Cultural Ignorance

Discussion in 'SHH Community Forum' started by CConn, Dec 15, 2012.

  1. CConn Fountainhead of culture.

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    The shooting yesterday brought to my attention (for about the hundredth time), just how isolated Americans (and honestly, possibly most of the western world, depending on the country and culture) are.

    Because, while 20 children were murdered in Ct (which was absolutely horrible, of course), 22 Chinese elementary school students were stabbed the very same day in China (also absolutely horrible). Moreover, some 20+ children were stabbed to death during a killing spree in 2010 in China, and I honestly never would've heard of either event if not for a random tweet I happened upon yesterday. There's rarely, if any, news coverage about tragedies or events anywhere outside of America (or the Middle East, because that always makes for interesting news, apparently).

    This latent example of xenophobia was even further made evident today, when I happened upon an article talking about Mao Tse Tung being the greatest mass murderer of the 20th century - killing 4-5 times as many people as Hitler (Mao killed an estimated 49 million people between 1949-1969).

    But, again, ask any American who the most evil person ever is, and Hitler is all you'll ever hear. Or maybe Stalin. Or Osama Bin Laden. Or something like that.

    Admittedly, some of this ignorance may spring from China's own isolationist habits and beliefs, but the news is out there, the information is available, and it's very often ignored or passed by.

    Why is this? Do you think it's okay? Is it just a matter of things that happen in close proximity meaning more, or is it something that's really a flaw in our cultural and intellectual make up? Should it be something that should be changed?
     
  2. obin_gam Registered

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    *something something* education.
     
  3. Raoul Duke Registered

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    i think it's mainly because, if it doesn't involve america or it doesn't effect america... who cares? that's the attitude. why? i can't possibly say.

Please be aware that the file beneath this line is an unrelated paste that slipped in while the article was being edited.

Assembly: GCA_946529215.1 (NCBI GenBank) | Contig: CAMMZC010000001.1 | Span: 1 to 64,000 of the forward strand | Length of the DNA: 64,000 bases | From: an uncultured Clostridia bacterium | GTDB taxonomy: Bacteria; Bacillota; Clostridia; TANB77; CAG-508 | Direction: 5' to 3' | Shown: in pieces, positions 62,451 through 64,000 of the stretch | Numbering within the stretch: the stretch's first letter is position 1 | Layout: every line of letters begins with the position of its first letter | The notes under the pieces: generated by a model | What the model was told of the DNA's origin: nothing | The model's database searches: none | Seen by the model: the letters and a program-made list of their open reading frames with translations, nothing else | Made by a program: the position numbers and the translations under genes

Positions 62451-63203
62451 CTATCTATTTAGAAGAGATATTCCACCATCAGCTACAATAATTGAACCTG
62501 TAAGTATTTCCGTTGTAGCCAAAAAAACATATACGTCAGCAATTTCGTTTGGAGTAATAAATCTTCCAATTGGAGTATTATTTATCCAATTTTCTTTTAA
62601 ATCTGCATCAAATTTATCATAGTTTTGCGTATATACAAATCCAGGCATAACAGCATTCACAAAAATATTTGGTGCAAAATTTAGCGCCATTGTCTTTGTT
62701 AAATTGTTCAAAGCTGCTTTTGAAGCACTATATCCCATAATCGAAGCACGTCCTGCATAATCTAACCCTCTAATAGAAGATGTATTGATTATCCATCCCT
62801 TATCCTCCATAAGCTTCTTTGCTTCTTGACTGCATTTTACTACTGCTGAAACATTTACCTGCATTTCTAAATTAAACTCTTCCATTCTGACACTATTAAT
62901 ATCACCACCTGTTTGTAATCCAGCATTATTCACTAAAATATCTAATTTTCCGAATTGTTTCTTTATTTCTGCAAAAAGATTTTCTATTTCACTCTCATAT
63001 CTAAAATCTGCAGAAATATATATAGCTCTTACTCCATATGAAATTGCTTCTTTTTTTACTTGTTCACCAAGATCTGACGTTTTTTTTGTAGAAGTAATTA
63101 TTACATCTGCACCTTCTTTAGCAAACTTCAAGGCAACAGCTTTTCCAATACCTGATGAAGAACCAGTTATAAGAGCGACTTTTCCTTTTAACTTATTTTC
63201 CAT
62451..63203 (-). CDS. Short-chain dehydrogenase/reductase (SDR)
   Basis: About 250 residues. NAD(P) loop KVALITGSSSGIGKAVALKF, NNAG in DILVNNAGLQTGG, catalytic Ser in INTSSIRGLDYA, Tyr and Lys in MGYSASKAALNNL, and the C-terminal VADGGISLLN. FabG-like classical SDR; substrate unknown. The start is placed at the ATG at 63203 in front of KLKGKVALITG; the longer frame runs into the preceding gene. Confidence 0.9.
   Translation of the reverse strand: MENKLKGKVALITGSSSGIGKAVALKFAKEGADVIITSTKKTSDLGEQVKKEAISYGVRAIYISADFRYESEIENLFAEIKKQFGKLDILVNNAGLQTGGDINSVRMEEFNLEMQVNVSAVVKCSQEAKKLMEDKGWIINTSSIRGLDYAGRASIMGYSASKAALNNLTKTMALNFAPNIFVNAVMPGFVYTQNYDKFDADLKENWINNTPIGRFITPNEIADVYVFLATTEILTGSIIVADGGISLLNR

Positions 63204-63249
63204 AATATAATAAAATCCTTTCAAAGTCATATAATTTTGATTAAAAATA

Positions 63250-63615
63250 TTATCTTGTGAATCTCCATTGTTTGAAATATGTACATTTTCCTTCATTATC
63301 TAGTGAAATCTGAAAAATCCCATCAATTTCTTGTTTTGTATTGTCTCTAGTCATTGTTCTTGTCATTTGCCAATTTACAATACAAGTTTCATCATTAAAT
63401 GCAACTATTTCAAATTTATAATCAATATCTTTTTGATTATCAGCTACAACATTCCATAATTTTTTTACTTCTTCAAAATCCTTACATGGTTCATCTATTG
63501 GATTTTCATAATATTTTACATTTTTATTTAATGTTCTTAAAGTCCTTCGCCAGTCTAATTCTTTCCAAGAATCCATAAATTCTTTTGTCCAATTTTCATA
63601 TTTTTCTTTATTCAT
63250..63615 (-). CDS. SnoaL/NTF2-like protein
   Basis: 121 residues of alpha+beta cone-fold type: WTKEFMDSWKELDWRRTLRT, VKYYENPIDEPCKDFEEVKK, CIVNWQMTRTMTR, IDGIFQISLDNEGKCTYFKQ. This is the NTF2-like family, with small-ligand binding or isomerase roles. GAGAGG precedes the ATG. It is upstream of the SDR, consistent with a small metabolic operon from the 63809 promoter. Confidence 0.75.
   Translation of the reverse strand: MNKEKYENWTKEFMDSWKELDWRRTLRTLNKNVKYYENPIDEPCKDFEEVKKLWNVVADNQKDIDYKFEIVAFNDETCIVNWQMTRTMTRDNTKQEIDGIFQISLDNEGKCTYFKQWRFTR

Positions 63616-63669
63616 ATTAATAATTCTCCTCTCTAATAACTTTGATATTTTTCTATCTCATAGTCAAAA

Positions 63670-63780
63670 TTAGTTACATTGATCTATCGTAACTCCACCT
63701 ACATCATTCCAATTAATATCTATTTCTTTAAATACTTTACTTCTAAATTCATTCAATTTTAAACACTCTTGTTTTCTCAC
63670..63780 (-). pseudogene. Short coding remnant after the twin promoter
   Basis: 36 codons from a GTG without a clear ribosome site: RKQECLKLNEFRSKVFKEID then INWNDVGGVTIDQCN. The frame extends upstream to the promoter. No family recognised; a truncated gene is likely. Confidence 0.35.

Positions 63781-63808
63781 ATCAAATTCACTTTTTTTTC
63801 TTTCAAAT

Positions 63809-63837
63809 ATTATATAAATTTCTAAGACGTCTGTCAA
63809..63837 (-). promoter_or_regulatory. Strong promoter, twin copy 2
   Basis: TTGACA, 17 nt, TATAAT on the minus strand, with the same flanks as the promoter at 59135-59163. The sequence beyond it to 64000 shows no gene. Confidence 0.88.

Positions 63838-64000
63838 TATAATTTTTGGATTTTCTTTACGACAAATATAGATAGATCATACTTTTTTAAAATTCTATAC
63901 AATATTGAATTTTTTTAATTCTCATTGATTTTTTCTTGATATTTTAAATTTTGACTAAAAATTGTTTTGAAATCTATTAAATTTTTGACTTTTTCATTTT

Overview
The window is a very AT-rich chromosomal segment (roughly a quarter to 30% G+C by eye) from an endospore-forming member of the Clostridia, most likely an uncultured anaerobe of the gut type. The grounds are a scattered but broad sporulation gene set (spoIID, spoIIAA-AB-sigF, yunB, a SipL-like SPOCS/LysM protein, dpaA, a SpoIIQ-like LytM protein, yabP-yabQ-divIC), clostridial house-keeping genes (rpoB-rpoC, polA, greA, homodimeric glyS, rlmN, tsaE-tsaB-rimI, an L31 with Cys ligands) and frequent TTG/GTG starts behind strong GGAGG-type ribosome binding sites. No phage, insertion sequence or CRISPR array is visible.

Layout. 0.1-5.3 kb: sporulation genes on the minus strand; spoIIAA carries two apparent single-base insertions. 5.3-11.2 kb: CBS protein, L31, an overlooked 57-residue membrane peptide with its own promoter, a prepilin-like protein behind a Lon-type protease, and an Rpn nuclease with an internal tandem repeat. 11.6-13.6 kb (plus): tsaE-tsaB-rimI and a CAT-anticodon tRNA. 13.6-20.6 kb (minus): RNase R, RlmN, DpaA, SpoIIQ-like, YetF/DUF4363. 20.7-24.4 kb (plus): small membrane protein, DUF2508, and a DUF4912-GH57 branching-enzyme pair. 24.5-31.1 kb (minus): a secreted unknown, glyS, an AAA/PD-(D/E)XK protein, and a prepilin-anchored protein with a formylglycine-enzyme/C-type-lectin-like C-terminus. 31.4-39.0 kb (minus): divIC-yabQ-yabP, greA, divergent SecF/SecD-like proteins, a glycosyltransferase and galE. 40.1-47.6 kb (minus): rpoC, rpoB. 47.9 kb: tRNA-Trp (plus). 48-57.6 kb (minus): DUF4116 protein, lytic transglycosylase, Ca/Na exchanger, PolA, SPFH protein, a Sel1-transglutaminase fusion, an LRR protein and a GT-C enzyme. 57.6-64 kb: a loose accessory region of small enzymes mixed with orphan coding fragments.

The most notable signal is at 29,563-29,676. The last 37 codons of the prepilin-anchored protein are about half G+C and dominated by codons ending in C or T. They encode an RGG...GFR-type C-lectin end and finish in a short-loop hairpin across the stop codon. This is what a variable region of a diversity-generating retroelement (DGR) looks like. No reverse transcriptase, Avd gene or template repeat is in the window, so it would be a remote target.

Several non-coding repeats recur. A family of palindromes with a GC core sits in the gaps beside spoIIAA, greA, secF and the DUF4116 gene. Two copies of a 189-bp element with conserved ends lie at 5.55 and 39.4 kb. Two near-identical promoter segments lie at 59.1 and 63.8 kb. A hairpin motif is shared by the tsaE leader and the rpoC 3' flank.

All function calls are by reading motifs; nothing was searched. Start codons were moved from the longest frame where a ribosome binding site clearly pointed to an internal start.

4. Pink Ranger The North Remembers

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    If you ask any American, even a college graduate, what the worst act the Japanese committed during WW2, they'd say Pearl Harbor. :dry:

    It's a combination of several factors. Education is one; Americans simply aren't educated, at school or by the media, on Asian things. Isolation is another: Americans are less interested in anything occurring outside their own borders. The third is underlying racial sentiment: I'm not going to say "racism," as that's too strong, but I find many Americans and Canadians, of all other ethnicities, have a little bit more trouble seeing Asians (us Oriental people, specifically) as sympathetic, autonomous humans.

    I am of Chinese descent, and I know deep in my soul that every day I step out into the world, the world sees me as something less than a man. If I got shot in a random spree shooting at the mall, the news item would be on page 4 of tomorrow's paper and the headline would read Immigrant fails to dodge gunfire.
     
  5. Optimus_Prime_ Registered

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    Oh Mao is an incredible nutcase!

    My favorite of all the nutcases!

    Read about his "record swims". He used to claim he was a world class swimmer, like Michael Phelps, but he was fat, and all he'd do is have people take pictures of him floating in the water and then he'd send out all this propoganda about it.

    He was really out to lunch.

    Unfortunately for all those starving people.
     
  6. Pink Ranger The North Remembers

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    Mao Tse Tung could divide by zero, swim through land, and shoot down a fighter jet by pointing his finger at it and saying, "bang." :woot: